I am working on a linear model problem,

$y =f(X)$

where $X$ has around 200 columns and around 300K rows

not surprisingly, I am using LASSO to bring down the complexity of the model.

but when I put the model into production, I noticed some problem. Some features, e.g., feature 104 is very infrequent. Among 300K samples, it only shows up <1000 times. In all other samples, this feature is silent (i.e., equals zero)

However, when this feature shows up, it really has some impact on the model: it either says some significant features (e.g., feature 15) suddenly becomes irrelevant ($\beta$ should be zero), or some significant features' $\beta$ should be of opposite sign.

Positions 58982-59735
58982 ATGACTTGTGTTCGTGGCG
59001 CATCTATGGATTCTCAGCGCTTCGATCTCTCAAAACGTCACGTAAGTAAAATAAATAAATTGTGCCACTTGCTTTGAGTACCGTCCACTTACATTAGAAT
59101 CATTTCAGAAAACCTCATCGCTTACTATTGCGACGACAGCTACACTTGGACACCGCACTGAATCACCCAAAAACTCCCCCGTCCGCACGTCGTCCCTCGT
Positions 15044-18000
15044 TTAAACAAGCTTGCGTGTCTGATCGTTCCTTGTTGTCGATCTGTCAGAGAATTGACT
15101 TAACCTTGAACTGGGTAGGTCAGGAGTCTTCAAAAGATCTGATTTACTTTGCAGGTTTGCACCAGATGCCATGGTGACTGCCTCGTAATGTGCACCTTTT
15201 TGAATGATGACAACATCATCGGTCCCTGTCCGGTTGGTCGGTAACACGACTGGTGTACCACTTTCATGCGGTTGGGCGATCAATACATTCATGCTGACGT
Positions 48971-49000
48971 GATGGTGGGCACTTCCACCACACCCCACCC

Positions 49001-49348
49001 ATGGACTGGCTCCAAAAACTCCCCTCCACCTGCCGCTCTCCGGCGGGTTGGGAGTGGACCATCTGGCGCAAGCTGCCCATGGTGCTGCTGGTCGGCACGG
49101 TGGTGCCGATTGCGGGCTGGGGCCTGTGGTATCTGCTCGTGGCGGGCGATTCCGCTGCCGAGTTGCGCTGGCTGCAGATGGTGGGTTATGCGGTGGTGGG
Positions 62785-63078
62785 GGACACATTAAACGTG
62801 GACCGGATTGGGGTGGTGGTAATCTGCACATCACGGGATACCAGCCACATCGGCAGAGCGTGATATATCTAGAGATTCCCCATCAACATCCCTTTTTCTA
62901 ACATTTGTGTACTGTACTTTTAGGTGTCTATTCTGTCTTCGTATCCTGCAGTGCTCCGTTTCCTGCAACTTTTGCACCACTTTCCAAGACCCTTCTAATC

LASSO tends to 'discriminate' against such infrequent or 'sparse' features because assign $\beta$ to them is not economical. LASSO tends to allocate features to those features who show up all the time and have some impact on $y$ all the time (this is my understanding, not necessarily correct)

I think the fundamental problem here is that:

The underline distribution where samples are pulled is a multi-Gaussian distribution. Sparse features are a warning sign saying that 'we are now under a different Gaussian'

My question is:

Is there any well-established regression mechanism that can handle such problem?


  • $\begingroup$ It depends on what "0" actually means. Is the feature ordinal or categorical? Does the "0" represent a missing value, or is it a real number, e.g., a count or measurement that actually has the value 0 for those samples? $\endgroup$ – jbowman Mar 4 '18 at 22:46

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